Two weeks later, on October 21, 1943, amid subdued wartime pomp and ceremony, the ship was commissioned, and almost exactly one year after its keel was laid.

The ship's complement at commissioning was 18 officers (that later grew by two or three) and 310 enlisted personnel.

After making several trial runs of the ship not far beyond the Golden Gate Bridge at the end of October, we headed on a shakedown cruise down to San Diego, to undergo a rigid training agenda under the watchful eyes of 11th Naval District Training Command, with the Destroyer Base facilities close at hand.

In the course of the next five weeks, we put the brand‑new 2100‑ton DD through its paces, ranging from speed runs that pushed the ship's boilers and engines close to their maximum limits; gunnery exercises‑‑firing at moving targets of towed surface sleds and sleeves pulled behind aircraft, and even a "bombardment" of the uninhabited end of San Clemente Island.

Several of the officers who were married were fortunate to get a remarkably economical month‑long rate for their wives to live at the grand old Hotel Del Coronado while the ship was in and out of port during shakedown. Some enlisted crew members and chiefs found small apartments in town for their wives to spend time together, knowing we would be shoving off in a few weeks to the Pacific war zone for an indefinite time. Once finished with our shakedown training, we headed back to San Francisco for minor repairs at Mare Island, then berthed under the Bay Bridge just prior to our scheduled departure on Christmas Eve, 1943 to join the fleet at Pearl Harbor.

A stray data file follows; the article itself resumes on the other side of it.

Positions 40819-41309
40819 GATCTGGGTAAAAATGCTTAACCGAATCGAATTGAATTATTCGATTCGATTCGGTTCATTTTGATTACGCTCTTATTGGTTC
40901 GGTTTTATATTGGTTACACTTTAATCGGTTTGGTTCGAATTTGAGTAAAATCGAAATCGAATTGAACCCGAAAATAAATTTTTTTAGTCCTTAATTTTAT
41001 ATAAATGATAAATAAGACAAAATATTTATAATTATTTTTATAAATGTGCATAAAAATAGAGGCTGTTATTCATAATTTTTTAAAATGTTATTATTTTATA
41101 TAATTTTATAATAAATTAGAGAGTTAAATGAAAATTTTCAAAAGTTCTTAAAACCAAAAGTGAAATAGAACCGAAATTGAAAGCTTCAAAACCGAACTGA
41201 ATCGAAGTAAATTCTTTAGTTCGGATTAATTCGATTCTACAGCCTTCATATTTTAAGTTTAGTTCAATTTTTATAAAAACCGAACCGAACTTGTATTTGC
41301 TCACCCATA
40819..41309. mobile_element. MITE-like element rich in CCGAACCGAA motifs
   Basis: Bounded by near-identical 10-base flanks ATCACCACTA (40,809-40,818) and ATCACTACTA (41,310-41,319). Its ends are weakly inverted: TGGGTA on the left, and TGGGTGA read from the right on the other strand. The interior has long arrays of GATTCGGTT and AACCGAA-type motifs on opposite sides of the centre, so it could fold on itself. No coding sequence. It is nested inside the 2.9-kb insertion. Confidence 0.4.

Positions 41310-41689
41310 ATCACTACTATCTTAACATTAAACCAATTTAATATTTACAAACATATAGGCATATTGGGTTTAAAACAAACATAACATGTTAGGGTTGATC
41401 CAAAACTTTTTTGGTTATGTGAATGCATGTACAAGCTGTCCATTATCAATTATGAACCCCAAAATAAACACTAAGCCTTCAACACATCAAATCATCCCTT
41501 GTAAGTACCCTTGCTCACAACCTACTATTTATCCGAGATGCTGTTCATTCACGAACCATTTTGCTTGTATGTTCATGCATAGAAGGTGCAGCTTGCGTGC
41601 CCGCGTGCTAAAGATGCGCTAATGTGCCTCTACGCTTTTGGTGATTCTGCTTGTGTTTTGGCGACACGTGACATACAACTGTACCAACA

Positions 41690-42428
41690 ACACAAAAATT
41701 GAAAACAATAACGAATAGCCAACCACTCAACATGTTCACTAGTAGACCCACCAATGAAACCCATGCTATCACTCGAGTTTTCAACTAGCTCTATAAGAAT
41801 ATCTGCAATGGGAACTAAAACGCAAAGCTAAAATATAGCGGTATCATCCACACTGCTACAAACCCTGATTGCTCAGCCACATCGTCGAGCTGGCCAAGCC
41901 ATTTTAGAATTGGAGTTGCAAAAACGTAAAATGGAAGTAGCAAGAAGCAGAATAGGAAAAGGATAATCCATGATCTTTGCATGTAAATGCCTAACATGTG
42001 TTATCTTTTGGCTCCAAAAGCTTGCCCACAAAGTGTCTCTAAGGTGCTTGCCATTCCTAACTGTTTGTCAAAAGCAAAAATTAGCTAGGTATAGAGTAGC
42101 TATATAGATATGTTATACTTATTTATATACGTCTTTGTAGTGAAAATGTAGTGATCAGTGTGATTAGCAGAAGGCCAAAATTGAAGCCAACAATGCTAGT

Taken from "USS Stephen Potter - The Story of DD538" compiled and edited by Lt. Wilson F. (Bill) Minor USNR (Ret).